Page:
A Wyoming decision to disclose the chemicals used in hydraulic fracturing is an important step toward making the oil and gas drilling process more transparent, writes Tom Kenworthy.
Bracken Hendricks, Kate Gordon, and Tom Kenworthy outline a framework for addressing the current crisis in the gulf and rebuilding our energy future so that it never happens again.
It’s time for the federal government to step in and take command of the BP oil disaster response. Tom Kenworthy and Brad Johnson outline how.
New guidelines for drilling on public lands will help ensure we protect the environment while developing domestic energy sources, writes Tom Kenworthy
The future of Canada’s tar sands industry has direct implications for the United States, reports Tom Kenworthy.
Natural gas companies are fighting to prevent the federal government from knowing what potentially hazardous chemicals they use in fracking, write Sarah Collins and Tom Kenworthy.
Colorado has struck a deal with its largest utility, Xcel energy, to phase out coal plants in favor of natural gas in a potential clean energy game changer, writes Tom Kenworthy.
Oil and gas hydraulic fracturing, or “fracking,” deserves the scrutiny it’s receiving in Washington, argue Sarah Collins and Tom Kenworthy.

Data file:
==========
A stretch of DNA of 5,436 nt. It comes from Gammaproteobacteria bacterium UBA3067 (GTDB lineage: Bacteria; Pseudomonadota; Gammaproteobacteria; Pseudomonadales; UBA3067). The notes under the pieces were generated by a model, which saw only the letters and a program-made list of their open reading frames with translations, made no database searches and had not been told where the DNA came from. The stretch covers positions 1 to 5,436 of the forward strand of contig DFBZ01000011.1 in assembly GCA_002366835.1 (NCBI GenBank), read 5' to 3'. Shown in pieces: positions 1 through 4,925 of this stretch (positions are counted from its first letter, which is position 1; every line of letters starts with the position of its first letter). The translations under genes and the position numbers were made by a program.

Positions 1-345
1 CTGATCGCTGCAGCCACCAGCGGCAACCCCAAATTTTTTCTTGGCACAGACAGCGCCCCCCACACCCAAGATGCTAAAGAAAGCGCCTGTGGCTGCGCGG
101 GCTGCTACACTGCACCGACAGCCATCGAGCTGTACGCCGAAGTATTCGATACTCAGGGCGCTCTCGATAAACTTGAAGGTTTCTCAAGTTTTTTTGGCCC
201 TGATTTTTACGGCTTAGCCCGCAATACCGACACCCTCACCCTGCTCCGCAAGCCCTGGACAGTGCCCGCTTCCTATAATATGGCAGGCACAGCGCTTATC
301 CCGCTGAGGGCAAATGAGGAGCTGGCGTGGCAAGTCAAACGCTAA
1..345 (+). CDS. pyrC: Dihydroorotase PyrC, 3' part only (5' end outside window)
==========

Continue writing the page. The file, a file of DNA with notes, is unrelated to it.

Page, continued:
Bracken Hendricks and Tom Kenworthy show how a HOME STAR home retrofit program currently being crafted in Congress would benefit the economy.
Tom Kenworthy discusses Interior Secretary Ken Salazar’s new approach to policing oil and gas drilling on public lands.
As Congress slowly moves forward on legislation to cut carbon pollution and put the nation on a cleaner and more sustainable energy path, farmers in Iowa and across the nation are being bombarded with conflicting messages about the likely costs.
Several studies show that farmers could significantly profit from an offset market, says Tom Kenworthy.
Agricultural lobbyists are once again trying to stop climate legislation that would benefit farmers, says Tom Kenworthy.
Do a Google query on the phrase “snail darter tiny fish” and the popular Internet search engine returns more than 21,000 entries. That wouldn’t surprise Cecil Andrus. Three decades ago when he was serving as Secretary of the Department of Interior, Andrus made a wry observation about the tale of the 2 and a half inch long perch that nearly stopped a federal dam project on the Little Tennessee River. It was, he said, “the only fish story I know of where the fish keeps getting smaller.”